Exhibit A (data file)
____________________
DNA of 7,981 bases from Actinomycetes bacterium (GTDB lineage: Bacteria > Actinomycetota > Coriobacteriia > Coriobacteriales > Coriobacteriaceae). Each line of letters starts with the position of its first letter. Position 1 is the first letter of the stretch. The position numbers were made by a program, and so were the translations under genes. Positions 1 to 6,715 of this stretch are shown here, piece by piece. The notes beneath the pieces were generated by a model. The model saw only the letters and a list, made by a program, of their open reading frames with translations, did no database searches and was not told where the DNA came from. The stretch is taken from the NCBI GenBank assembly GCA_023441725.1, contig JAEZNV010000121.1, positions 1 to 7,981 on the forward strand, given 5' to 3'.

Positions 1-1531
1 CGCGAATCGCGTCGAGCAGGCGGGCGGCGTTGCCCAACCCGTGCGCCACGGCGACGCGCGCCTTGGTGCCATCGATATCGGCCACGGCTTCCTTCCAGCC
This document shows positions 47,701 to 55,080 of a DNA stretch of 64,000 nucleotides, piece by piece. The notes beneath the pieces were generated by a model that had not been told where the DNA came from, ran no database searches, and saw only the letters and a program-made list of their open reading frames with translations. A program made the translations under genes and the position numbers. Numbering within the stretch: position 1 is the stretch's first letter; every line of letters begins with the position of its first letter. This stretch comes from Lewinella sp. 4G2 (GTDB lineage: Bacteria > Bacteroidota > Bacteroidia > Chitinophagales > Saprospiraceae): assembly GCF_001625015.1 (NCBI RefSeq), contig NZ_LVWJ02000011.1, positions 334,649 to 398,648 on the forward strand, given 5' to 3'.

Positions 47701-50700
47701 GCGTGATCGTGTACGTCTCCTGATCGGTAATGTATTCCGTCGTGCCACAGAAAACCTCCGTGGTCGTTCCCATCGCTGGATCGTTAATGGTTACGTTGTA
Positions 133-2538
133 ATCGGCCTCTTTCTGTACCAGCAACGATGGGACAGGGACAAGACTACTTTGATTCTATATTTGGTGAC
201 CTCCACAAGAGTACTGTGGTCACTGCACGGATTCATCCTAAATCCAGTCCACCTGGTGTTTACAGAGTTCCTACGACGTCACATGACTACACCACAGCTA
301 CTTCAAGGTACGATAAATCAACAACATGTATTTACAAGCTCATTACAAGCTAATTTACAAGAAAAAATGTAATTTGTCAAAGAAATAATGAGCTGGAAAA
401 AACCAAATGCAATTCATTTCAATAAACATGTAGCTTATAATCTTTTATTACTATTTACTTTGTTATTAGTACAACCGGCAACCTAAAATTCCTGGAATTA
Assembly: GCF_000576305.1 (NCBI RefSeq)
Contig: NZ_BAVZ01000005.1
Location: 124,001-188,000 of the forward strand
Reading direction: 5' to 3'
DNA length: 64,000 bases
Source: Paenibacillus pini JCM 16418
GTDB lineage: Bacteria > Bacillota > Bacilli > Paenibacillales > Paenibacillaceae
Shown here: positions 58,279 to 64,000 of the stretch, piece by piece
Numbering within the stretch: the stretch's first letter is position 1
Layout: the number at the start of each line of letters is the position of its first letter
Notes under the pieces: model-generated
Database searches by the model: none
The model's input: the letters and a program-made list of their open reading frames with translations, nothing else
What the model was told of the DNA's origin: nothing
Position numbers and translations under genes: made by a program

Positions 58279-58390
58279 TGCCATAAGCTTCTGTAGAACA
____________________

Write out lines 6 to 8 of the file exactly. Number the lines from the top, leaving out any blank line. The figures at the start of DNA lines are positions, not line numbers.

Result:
47701 GCGTGATCGTGTACGTCTCCTGATCGGTAATGTATTCCGTCGTGCCACAGAAAACCTCCGTGGTCGTTCCCATCGCTGGATCGTTAATGGTTACGTTGTA
Positions 133-2538
133 ATCGGCCTCTTTCTGTACCAGCAACGATGGGACAGGGACAAGACTACTTTGATTCTATATTTGGTGAC